Through the first one-sixth of 2016, U.S. sales of passenger cars sold by so-called premium brands plunged 17 percent. That year-over-year loss of nearly 25,000 sales occurred over the course of the auto sales calendar’s two lowest-volume months.
Lost in the story of booming auto sales volume in February 2016 — the highest-volume February since 2001 — was the underachieving premium market. Auto sales jumped 7 percent in February, a gain of 86,000 units, but 19 premium brands — from sector-leading Mercedes-Benz to one-model Alfa Romeo — combined for only a 1-percent year-over-year uptick during the same period.
Why, in such an apparently healthy market, are premium auto brands collectively losing market share?
There are three key reasons. First, their SUV/crossover sales are shooting through the roof and those high-riding utilities are stealing some of the traditional luxury car’s limelight. Over the course of January and February, a dozen premium brands produced 150,000 SUV/crossover sales, up 17 percent, or 22,000 units, compared with the same period one year ago.
In February specifically, Lexus, the top-selling premium auto marque, lost 1,883 car sales. But Lexus added 1,978 SUV/CUV sales. In February 2015, Lexus cars narrowly outsold Lexus utilities. One year later, Lexus utilities easily outsold Lexus cars.
Or consider Porsche, which is quickly becoming a prominent player in the luxury arena despite decreasing sportscar interest. The Cayenne and Macan utilities combined for a 670-unit increase, easily masking the Porsche car division’s 311-unit decline.
What about rebounding Volvo? The XC60 and the new XC90, which now accounts for over half of all U.S. Volvo sales, added 1,645 sales in February, year-over-year. Volvo’s other models garnered 397 sales.
At BMW, 2015’s top-selling premium auto brand (allegedly), added 1,112 SAV sales across five X models in February, but that wasn’t enough to make up for 3,815 fewer car sales.
Indeed, while the losses accrued by passenger cars across all premium auto brands were more than matched by huge improvements from their SUV/crossover sales in February, the same can’t be said for the first one-sixth of 2016 on the whole. Sales across the premium spectrum are down 1 percent this year despite the SUV/CUV sector’s 17-percent increase and the fact that these higher-riding vehicles now account for 55 percent of all U.S. sales in premium brand showrooms.
Second, during the month of December, when luxury auto sales traditionally take off, luxury cars which may have been purchased or leased in the early part of 2016 were pulled forward into the final month of 2015.
Yes, year-over-year, luxury brand car volume was down 8 percent in December, but it would have been even worse if, according to AutoNation CEO Mike Jackson, incentives weren’t so high.
The third reason is an extension of reason numero deux. Sales were being pulled forward precisely because automakers and their dealers recognized that demand was decreasing. And what a decrease in demand we’re seeing now.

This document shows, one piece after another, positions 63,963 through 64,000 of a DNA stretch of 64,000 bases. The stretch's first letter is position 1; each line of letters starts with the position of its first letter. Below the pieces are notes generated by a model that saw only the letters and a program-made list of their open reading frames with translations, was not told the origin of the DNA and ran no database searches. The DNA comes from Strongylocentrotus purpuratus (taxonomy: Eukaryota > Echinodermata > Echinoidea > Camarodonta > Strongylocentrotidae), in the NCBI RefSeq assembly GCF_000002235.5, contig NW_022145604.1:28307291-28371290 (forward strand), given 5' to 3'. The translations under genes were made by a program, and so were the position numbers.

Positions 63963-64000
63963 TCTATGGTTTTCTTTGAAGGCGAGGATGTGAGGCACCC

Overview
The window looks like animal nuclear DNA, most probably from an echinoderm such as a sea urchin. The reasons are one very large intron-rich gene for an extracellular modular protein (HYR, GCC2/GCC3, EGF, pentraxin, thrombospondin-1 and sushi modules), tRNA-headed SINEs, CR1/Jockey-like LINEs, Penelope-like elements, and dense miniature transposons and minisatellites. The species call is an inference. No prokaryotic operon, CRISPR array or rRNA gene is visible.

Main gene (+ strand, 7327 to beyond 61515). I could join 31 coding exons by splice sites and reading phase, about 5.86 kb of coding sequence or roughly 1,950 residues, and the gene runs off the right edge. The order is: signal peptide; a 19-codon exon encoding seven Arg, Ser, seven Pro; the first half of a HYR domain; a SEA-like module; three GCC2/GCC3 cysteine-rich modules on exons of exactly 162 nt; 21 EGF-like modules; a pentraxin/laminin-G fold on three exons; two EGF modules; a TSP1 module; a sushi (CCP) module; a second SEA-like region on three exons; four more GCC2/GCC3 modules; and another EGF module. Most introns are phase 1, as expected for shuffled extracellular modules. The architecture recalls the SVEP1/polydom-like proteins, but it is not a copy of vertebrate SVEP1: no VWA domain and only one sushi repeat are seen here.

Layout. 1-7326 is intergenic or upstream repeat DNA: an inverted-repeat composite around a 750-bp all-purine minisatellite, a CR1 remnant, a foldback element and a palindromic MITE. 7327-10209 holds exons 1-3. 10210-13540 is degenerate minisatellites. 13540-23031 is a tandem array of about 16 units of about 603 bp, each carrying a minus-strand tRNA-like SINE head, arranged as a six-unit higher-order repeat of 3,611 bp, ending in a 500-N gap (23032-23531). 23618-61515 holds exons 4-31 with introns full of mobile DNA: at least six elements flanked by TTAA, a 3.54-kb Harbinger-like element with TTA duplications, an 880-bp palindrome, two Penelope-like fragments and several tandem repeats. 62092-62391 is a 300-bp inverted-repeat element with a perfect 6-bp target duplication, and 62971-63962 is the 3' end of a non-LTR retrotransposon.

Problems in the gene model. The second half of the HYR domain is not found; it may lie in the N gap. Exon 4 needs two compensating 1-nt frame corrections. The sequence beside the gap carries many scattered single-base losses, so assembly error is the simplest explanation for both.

Over the last three months, between December 2015 and February 2016, car volume at 19 premium auto brands plunged 13 percent, or 34,000 sales. Acura, Alfa Romeo, Audi, BMW, Cadillac, Infiniti, Jaguar, Lamborghini, Lexus, Maserati, Mercedes-Benz, Porsche, and Volvo all sold fewer cars during that period than during the same stretch of time one year earlier.
Largely, the exceptions weren’t profound in their ability to buck the trend. Ferrari added 19 sales; Rolls-Royce another 12, according to the Wall Street Journal. Lincoln car volume rose 5 percent. Tesla, based on estimates from HybridCars.com, stood out with a 40-percent Model S improvement. These aren’t big players in the luxury car arena, mind you. Together, Ferrari, Rolls-Royce, Lincoln, and Tesla produced just 7 percent market share in the luxury car category since December.
Best sellers are certainly not exempt from the downturn. Through 2016’s first two months, the Mercedes-Benz C-Class, BMW 3 Series, Lexus ES, BMW 5 Series, Infiniti Q50, Mercedes-Benz E-Class (CLS inclusive), Acura TLX, Lexus IS, Mercedes-Benz CLA-Class, BMW 4 Series, and Audi A3 — the 11 top-selling cars at premium auto brands — were in decline. The most modest? A 7-percent decrease in A3 sales, a 6-percent 5-Series decline, and a 5-percent Q50 drop.
The C-Class and 3 Series are down 16 percent and 27 percent, respectively, a joint decrease of 5,000 sales.
On one hand, January and February don’t serve invariably as accurate predictors for the remainder of 2016. What happens during these two low-volume months doesn’t tell us everything about the trends we’ll see in May, June, July, and August. On the other hand, the fact that premium auto brands have already lost so many sales should cause us to wonder how many sales will be lost when the selling season really gets underway.
In the meantime, consider the decreasing strength of premium auto brands in America’s passenger car sector in early 2016. These brands produced 14 percent of America’s passenger car volume in January and February of 2015. In 2016, their share is down by two points.
U.S. car volume slid 0.4 percent in February. Exclude the disappointing results from these premium brands, and that 0.4-percent drop turns into a 1.6-percent improvement.
Thank Malibus, Maximas, and Miatas for that.
* Full Disclosure: I’m driving a GM Canada-supplied $85,510 GMC Yukon Denali this week. It’s not “luxury” but it is luxurious. We’ve nevertheless excluded high-end vehicles built by volume/mainstream brands from luxury/premium status for the purposes of this article.
[Images: Mercedes-Benz, Volvo, BMW]